This is a great idea for hanging around on the weekends watching games, or casual get togethers, even works for a weeknight meal. America LOVES Chiles, after all it’s one of our indigenous plants. We go crazy for hot sauce, for whole chiles, for all foods made with them in their fresh, cooked, or dried states. America is a CHILE CRAZED nation. From the Americas the rest of the world learned how delicious they are…with a seemingly addictive nature they have regardless of where in the world they are being consumed. Let’s explore Italy (shocker) for a moment, in particular Southern Italy. Chiles are a mainstay in all hot climates and the southern regions of Italy are hotbeds (pun intended) for growing these peppers. Depending on the region they are referred to as PEPERONCINO or DIAVOLiCCHIO .DIAVULLILU, and many others. Just an aside, don’t confuse PEPERONCINO with the Italian-American pickled Vinegar pepper known as PEPPERONCINI as they are 2 very different foods including their spelling.
Basilicata where my paternal Grandpa comes from LOVES the chile pepper in it’s cuisine. Shows up in so many of the regional dishes. We grew up with that tradition which was further cemented by my Dad who grew tons of redhot chiles and dried them every year strung up all over the basement rafters. Dad’s been gone since 2003 but I have the last jar he gave me. It’s my most prized “food” possesion. A pinch of peperoncino is a usual cooking method in COUNTLESS Southern ITalian dishes but sometimes it becomes the dominant flavor as in ARRABBIATA style, or FRA DIAVOLO(more ITalian-American) meaning ANGRY. A colorful way to describe a dish..it’s a popular tomato sauce for pasta. Here I take that southern Italian seafood and chile tradition and elaborate on it. I rarely say this, but certainly adjust the amount of peperoncino that you are using to your taste but if anything spicy is not in your wheelhouse this isn’t the recipe for you. My suggestion for how to serve this is as you would serve a pot of steamers…just the clams…and some good bread.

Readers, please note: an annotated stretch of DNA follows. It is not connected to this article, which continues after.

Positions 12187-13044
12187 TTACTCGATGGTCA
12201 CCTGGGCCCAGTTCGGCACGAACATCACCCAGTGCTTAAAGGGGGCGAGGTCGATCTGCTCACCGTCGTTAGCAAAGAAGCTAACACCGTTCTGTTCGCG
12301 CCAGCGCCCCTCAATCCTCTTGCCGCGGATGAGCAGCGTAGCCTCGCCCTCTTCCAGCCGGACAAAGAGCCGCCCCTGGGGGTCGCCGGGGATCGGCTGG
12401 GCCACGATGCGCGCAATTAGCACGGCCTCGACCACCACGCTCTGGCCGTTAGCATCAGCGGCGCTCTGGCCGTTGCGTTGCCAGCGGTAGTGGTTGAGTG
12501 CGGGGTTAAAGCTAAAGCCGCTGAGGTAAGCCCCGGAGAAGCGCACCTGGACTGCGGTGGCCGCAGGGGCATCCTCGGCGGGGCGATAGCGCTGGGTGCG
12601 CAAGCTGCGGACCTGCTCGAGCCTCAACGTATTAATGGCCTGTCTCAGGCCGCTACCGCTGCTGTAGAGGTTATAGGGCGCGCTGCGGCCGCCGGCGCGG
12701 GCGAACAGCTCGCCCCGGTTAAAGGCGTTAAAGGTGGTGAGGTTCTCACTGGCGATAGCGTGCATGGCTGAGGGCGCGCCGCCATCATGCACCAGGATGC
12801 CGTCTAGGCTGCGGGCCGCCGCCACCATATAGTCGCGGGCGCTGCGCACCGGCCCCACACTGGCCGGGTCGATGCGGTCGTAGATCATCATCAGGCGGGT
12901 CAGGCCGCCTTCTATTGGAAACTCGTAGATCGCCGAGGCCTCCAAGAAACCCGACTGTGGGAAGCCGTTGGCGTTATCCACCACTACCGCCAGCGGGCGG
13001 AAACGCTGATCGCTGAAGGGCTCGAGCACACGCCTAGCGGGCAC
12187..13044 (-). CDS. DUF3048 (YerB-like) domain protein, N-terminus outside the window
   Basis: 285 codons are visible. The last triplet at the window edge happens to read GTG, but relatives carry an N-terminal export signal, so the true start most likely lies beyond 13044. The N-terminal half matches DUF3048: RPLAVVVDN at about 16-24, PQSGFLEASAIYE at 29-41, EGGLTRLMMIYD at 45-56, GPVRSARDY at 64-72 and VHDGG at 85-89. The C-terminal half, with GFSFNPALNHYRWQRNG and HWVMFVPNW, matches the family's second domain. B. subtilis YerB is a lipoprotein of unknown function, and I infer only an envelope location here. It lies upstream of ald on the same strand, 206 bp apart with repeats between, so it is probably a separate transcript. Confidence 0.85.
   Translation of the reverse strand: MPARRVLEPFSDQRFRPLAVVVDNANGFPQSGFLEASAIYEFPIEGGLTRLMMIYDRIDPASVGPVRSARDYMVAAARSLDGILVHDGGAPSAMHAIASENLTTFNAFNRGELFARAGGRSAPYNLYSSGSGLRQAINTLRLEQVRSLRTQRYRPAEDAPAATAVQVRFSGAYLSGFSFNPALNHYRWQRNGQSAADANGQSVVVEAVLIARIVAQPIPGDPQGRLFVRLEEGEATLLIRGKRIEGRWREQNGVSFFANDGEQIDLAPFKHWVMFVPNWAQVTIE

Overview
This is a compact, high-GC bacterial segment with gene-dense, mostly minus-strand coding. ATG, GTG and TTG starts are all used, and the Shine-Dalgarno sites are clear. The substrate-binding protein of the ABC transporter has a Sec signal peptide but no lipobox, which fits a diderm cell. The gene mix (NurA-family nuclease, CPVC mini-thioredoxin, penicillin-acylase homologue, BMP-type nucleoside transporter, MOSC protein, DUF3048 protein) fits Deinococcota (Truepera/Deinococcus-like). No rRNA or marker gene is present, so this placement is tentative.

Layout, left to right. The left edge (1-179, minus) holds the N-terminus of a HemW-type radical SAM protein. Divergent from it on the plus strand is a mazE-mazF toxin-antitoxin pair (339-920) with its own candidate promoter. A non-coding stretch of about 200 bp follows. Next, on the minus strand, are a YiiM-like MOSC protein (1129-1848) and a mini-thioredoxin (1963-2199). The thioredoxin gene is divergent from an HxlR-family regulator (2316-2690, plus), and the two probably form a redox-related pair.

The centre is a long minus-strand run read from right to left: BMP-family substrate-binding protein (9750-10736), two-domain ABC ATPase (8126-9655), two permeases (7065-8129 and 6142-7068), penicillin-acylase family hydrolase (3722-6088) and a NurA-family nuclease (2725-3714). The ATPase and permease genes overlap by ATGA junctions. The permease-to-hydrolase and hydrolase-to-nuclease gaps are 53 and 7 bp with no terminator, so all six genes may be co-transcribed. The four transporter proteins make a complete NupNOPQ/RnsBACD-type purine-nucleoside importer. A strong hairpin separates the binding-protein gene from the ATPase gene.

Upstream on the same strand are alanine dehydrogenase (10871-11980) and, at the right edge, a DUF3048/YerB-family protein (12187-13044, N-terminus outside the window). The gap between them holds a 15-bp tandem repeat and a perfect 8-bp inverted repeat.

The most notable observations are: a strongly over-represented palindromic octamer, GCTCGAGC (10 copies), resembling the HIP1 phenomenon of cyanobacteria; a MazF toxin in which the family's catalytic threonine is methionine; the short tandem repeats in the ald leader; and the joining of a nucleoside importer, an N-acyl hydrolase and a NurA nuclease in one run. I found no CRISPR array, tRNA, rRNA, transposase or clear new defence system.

TIME: 1/2 HOUR SERVES: 4
4 TBS OLIVE OIL
4 CLOVES OF GARLIC, SLICED
1 1/2 TSP. PEPERONCINO
4 DOZ LITTLE NECK CLAMS, or COCKLES, or MANILA CLAMS, well scrubbed and rinsed
1/4 CUP WHITE WINE
JUICE OF ONE LEMON
In a heavy bottomed pot heat the olive oil, then add the garlic and the 1 tsp. of the Peperoncino. Let this cook on medium for 2 minutes being careful not to let the garlic brown, then add the wine. Bring to a boil then to a simmer. Add the clams. With a heavy spoon get all the clams coated with the wine and garlic liquid. THEN, cover tightly and keep on simmer and STEAM the clams until they have opened, takes about 8 minutes. Shake the pot midway thru GENTLY. Carefully remove the cover and give the clams a good but gentle stir. Remove any that did not open. Add the lemon juice and the balance of the peperoncino and gently stir again. SERVE! with some good bread. That’s it!! Now,are you wondering why I have salt in the ingredient list? Taste that liquid. I will venture a guess that it’s totatlly seasoned. Why? The liquor from the clams is salt water. That will season the juices. Adding salt will put it over the top, unless you feel you need to, SO,before you serve, taste..then season if you need to, and drizzle with good Olive oil, then serve. COOKING RULE…you can always add, you can NEVER subtract salt from a dish. There’s also a lack of greenery here..it’s no needed. Those clams look beautful without the green addition. If you feel you need it…a little chopped flatleaf Italian parsley I guess (can you see my displeasure?? lol)..but one should always eat to one’s taste and pleasure.